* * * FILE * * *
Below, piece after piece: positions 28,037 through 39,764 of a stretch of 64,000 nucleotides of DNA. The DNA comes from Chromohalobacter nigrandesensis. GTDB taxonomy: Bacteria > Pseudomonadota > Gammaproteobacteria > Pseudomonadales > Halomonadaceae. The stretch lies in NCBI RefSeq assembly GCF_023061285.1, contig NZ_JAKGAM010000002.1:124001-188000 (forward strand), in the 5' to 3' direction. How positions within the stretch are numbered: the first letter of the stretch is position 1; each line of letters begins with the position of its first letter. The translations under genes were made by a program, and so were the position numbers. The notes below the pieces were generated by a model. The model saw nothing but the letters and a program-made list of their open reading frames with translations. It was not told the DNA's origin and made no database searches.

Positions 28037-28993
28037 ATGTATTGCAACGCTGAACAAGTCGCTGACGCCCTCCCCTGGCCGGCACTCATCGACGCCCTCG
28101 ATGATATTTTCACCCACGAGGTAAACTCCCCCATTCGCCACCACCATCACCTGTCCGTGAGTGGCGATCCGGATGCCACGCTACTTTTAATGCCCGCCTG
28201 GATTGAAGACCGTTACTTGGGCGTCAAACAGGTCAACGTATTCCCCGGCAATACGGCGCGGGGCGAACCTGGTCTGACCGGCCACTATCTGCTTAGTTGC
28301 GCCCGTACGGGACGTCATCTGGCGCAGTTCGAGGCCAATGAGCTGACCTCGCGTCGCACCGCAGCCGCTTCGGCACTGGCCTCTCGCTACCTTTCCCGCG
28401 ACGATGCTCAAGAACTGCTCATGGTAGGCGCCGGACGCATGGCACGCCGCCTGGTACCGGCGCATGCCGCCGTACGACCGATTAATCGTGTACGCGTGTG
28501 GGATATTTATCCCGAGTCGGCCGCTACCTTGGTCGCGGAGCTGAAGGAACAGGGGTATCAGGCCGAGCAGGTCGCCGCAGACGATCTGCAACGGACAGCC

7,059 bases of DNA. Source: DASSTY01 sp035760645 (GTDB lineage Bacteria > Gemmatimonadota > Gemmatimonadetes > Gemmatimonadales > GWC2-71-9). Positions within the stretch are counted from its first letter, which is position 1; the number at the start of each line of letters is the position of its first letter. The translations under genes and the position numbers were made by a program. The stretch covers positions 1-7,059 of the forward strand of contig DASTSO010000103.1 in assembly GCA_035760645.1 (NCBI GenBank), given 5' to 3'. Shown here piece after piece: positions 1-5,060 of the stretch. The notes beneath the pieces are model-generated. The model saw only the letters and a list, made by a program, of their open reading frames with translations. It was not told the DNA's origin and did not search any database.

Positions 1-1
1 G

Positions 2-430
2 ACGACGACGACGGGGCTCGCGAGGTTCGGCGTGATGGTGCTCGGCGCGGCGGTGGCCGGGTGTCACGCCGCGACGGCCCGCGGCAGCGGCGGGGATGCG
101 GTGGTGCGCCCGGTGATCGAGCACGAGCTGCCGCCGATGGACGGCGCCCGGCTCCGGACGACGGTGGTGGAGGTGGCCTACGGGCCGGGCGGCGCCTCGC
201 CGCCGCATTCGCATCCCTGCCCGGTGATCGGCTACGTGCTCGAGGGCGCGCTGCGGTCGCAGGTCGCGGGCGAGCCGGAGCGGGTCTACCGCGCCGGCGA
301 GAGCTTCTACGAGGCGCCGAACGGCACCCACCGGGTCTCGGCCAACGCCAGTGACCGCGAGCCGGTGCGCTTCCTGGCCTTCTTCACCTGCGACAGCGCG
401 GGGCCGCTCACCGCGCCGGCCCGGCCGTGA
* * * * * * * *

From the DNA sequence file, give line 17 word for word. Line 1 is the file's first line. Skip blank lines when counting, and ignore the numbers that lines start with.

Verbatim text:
401 GGGCCGCTCACCGCGCCGGCCCGGCCGTGA